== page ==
⭐⭐⭐⭐⭐️ Detention | Dougie Baldwin

In Detention, Dougie does double duty as sentimental vice principal Mr B, and a non-verbal gremlin of a student sewing chaos and confusion when Mr B steps out of the room. This is the most fun I’ve ever had in detention as Dougie treats us to his incredibly precise character work. The real magic emerges as Dougie turns the audience into his belligerent students, teasing and quipping to him as he tries to give us a good education. The world building he achieves in an hour is tantalising, and it’s genuinely sad when it’s time to go and return to the grown up world. Dougie is an immaculate clown, and Detention his masterpiece. 

Tasma Terrace

⭐⭐⭐️⭐️ Legs in the Pool | Chris Demos

Demure yet campy, Chris Demos rises out of a pool to tell us about his experiences coming out as a late bloomer. Legs in the Pool is an incredibly well structured hour of standup about dating, family, and finding yourself. His strong stage presence and confidence supports gaggy punchlines and insightful storytelling. An exciting debut from an emerging comedian. 

Tasma Terrace

⭐⭐⭐️ Hello Players! | Randy Adeva

Randy Adeva’s debut is an hour of hip-hop comedy exploring the expectations of vulnerability placed on performing artists. Adeva’s lyricism leant satisfyingly into the absurd and the musical production and mixing was strong. While enjoyable, Adeva’s performance sometimes lacked energy and felt like it lacked direction, however his adorable charisma made up for it. 

Theory Bar

⭐⭐⭐⭐️ Hoo's That Girl? | Lizzy Hoo

Lizzy Hoo is 40 and single. Her latest set explores her return to the dating pool, friendship in her forties, and her family. Her storytelling abilities are incredibly polished and engaging, keeping the audience consistently in the palm of her hand. It’s a well structured and heartfelt hour of standup in which anyone can find something to relate to. Plus, best poop story of the festival.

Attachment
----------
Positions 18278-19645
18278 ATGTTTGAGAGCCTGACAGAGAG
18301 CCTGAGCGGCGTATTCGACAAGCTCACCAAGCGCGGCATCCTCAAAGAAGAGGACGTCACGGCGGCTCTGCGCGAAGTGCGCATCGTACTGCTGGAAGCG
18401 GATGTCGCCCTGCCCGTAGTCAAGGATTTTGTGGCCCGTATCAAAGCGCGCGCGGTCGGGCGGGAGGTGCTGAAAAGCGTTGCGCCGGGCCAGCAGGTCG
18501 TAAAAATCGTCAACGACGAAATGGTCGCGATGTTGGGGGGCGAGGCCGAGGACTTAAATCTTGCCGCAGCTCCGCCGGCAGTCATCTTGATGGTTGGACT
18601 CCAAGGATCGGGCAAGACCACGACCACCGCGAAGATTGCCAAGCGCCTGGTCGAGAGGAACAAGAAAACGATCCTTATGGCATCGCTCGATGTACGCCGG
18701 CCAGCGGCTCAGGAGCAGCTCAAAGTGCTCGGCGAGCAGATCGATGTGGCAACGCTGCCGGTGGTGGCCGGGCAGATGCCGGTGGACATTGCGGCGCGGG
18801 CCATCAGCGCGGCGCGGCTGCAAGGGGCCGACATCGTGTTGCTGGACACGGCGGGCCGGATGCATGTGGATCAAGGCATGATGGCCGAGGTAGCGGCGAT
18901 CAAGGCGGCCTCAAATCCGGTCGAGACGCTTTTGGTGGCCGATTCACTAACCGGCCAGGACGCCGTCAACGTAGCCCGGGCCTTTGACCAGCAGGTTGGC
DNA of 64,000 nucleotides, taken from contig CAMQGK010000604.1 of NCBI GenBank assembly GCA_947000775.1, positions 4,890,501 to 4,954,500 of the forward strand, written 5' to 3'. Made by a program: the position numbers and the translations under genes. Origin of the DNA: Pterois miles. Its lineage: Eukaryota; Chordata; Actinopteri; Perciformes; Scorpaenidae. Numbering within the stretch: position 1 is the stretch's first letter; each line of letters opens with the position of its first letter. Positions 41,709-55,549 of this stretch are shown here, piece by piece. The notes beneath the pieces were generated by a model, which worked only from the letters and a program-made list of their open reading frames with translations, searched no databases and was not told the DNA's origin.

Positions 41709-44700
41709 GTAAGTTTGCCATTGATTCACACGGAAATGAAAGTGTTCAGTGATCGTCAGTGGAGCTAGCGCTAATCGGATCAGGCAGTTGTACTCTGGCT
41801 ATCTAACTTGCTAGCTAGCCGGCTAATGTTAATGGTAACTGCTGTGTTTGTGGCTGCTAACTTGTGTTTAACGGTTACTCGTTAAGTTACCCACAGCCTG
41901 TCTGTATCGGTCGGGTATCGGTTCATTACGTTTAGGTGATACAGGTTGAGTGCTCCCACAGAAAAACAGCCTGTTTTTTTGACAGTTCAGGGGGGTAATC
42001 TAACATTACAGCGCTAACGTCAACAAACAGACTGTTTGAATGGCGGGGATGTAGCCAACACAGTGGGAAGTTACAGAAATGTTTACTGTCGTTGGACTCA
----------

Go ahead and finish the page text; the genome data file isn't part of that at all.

Victoria Hotel

⭐⭐⭐️ Dr Oblong's Ottoman of Oddities

A campy and fun evening of sketch comedy. Savier D'Arsie-Marquez & Joe Eidelson are fully committed to the bit and it’s a pleasure to see them inhabit their characters. The evening is strung together with a loose plot which isn’t ever fully explored, and the additional performer required to support it is sadly under-utilised. Some gags too felt self indulgent and could have been developed further on. Regardless, economical writing and strong direction make it an enjoyable night. 

Motley Bauhaus

⭐⭐⭐️ Amajayus | Jay Wymarra

Jay Wymarra’s queer cabaret adaptation of Peter Shaffer’s Amadeus is an incredibly personal portrait of queer realisation and becoming. Shaffer’s story of Amadeus Mozart’s manipulation at the hands of Antonio Salieri is ripe for queering but Wymarra’s take is muddied by a lack of structure. Nevertheless, Wymarra’s enchanting stage presence makes for an enjoyable hour of insights into his journey to queerness.

Trades Hall

⭐⭐⭐️⭐️Dazza and Keif Reenact the Romeo + Juliet Movie Playing All the Roles

Dazza and Kief, some of Melbourne’s favourite bogan drag kings take on all the roles of Baz Luhrmann’s adaptation to great effect. This re-remembering of a re-remembering of Shakespeare smoothes out all the bumps and injects it full of campy Australianisms. The pair’s gorgeous physical comedy, hilarious innuendo, and loveable characters make for a gloriously fresh take on the bard. This may just be my favourite adaptation of Shakespeare ever. 


⭐⭐⭐⭐️ Smash It! | Circus Oz